A Simple Shift That Made a BIG Difference
By Jeffrey Smith, CPA
The Raymond’s have been two of the most enjoyable clients I’ve had the pleasure of serving for two decades. Both had lifelong careers as schoolteachers and even in retirement stay involved in high school athletics wherever they go. Their wealth primarily came from inheritances on both sides. Except for their annual trip to wherever the America’s Cup sailing contest is held, you’d never guess they were modestly wealthy.
Like so many people of their generation, raised in the Great Depression, they are hard savers. It is in their DNA. I’ll never forget Pete telling me in a comical way that though they sought my advice, I was never to violate the one rule his dear departed Mama had taught him.
In a Red Skelton-esque way he stood up and in an affected voice said: “Petey, my dear boy, three things I ask of you: Work hard, save your money, and NEVER, NEVER, spend the principal.” While I had heard this moniker of never spending the principal about a thousand times before, I genuinely laughed at Pete’s performance.
“Oh boy,” thought I. “I’m going to have my work cut out for me with the Raymonds.”
Looking at their tax return I noticed that most of their substantial income was from dividends and taxable interest. The IRS was gobbling up 30 percent or better for their part of the partnership in the Raymond’s wealth. What a shame! Mama, say it isn’t so!
Let me unlock for you the secret of the tax code. Learn this simple truth and you’ll see the world clearer than ever before and tax strategy will begin to make sense. The code is organized around the common behaviors of the most number of people. Or, as John Baptiste Colbert put it in the 17th century: “The art of taxation consists in so plucking the goose as to get the most feathers with the least hissing.” Mr. Baptiste was the Minister of Finance for King Louis the XIV of France.
What the Raymonds and every other person needs is cash flow. They THINK they want income, and income is good, but what they spend is cash, not income. Income is what you are taxed on. Even though most dividends get preferable treatment today, they still pump up your income at the margins.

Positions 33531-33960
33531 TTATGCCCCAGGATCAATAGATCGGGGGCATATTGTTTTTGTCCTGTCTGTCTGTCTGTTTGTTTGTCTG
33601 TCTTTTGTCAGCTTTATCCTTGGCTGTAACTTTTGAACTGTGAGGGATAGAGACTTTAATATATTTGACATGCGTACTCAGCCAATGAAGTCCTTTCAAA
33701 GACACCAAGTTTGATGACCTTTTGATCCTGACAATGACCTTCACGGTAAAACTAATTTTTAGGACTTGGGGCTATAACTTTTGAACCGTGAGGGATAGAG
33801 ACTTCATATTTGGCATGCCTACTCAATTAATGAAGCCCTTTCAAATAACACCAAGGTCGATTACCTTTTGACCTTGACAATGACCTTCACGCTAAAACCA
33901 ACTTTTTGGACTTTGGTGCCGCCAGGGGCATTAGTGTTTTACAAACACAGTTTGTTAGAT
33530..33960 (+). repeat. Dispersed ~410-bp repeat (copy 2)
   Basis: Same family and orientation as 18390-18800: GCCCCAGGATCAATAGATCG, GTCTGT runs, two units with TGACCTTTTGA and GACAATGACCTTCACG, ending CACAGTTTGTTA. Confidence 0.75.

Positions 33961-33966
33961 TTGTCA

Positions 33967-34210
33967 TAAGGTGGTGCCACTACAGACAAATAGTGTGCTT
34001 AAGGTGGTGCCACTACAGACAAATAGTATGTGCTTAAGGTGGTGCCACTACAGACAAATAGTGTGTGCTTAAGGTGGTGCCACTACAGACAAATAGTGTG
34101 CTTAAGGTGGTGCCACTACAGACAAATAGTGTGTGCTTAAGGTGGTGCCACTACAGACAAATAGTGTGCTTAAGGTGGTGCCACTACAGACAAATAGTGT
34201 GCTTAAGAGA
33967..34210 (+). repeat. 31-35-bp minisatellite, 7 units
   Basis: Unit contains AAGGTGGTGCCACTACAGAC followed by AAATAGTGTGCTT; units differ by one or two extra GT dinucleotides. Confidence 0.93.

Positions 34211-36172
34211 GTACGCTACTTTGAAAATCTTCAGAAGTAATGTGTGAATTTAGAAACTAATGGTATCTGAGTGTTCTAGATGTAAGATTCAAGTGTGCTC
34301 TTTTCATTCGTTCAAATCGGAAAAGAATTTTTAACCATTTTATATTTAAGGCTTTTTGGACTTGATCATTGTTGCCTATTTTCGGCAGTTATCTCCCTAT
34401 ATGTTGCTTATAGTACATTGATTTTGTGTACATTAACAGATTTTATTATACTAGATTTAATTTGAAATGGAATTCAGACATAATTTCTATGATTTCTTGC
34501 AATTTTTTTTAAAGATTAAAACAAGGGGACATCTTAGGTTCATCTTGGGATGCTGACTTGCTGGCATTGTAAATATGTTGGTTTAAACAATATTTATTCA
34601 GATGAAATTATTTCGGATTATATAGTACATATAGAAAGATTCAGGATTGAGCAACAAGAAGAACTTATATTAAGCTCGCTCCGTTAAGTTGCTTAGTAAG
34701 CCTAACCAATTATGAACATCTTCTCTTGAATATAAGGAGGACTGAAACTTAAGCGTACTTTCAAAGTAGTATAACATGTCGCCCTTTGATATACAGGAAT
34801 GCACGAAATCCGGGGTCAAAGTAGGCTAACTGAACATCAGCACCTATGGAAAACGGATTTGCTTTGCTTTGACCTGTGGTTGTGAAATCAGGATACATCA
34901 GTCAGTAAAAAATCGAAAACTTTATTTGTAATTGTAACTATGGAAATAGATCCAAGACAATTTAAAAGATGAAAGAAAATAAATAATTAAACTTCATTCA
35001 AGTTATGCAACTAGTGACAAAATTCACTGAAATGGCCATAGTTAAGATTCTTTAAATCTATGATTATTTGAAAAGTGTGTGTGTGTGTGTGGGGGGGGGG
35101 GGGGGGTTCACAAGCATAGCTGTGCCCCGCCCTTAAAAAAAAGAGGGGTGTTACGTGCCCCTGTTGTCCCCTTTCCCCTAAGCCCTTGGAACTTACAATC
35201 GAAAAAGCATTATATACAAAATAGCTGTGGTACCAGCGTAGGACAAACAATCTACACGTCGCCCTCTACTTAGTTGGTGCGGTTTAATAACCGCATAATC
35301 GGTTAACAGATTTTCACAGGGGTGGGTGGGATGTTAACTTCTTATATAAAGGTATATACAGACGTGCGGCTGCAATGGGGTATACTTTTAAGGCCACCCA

For our second meeting, I set my conference room up with a chalkboard and organized the seats in classroom fashion and a makeshift desk in the front of the room. Pete had been a high school math teacher so I decided to have some fun with him and his wife, Kay. They loved it.
I told the “class” that we were having a pop quiz today, but promised I would grade on the curve.
“Peter, let us suppose you have bought 10,000 shares of XYZ stock at $10 per share. How much is that worth?”
“Very good. Now, Kay, let’s say XYZ had gained 10 percent in value over the course of a year’s holding. How much would it be worth?”
Playfully, Kay said, “Let’s see, I’m going to say $110,000.”
“Excellent, Kay. Peter, let us suppose that someone is planning a special vacation, say, to an America’s Cup in New Zealand, costing $10,000. Together with your advisor, you decide to withdraw $10,000 from your XYZ stock portfolio. After taxes, how much money would you have? And please come to the board and demonstrate your math to support your answer.”
Pete smiled and came to the board while I took his seat next to Kay.
“Well, let’s see: $110,000 – $10,000 = $100,000, so I’m back to where I started. And since it’s stock, I’ll get long-term capital gains treatment. So, $10,000 x 15% = $1500 tax. So, Kay and I have $8,500 to head to New Zealand.”
“Very good, Pete. Now, for a bonus point, if you withdrew $10,000 from your IRA, what would you and Kay have to spend?”
“At my tax rate of 30 percent. I’d only have $7,000.”
“Gold Star! So the former is $1,500 better than the latter. But what if I told you that the first would actually leave you $9,864?” None of Pete’s math made any sense to him now.
“May I?” I asked as Pete handed me the chalk. I demonstrated that to produce $10,000, Pete would have to sell 909 shares at $11 per share. Since he paid $10 per share that would produce a $909 capital gain. After a 15 percent cap gains tax of only $136, he’d have $9,864.
“You see, Pete and Kay, it PAYS to spend principal down slowly and let gains accumulate on capital assets. Guess what, when you pass these assets to your children, the capital gain is forgiven and they inherit nothing but principal. The key is to grow your net worth, and the best way to do that is to quit giving the government so much.”
Over time, the Raymonds repositioned their portfolio in non-dividend paying stocks, exchange traded funds and tax-efficient mutual funds, and organized their cash flow under this manner. In three years, they cut their taxes by more than half and have grown their net worth.
A few years later, feeling sufficiently confident in their net worth growth, they established a Charitable Remainder Trust to benefit their beloved alma mater. I’m certain that Mama would be proud.
Bottom Line: Most people can apply this technique at some level to dramatically reduce taxable income. When you cut down taxes, net worth accelerates and frees money for meaningful purposes such as the mission of NIAF.
Caution: This is not to be construed as investment advice, simply a tax strategy. Consult your advisors before you attempt to apply this technique. Feel free to reach out to me at firstname.lastname@example.org. I’m more than happy to go over this with you and or your advisors at length.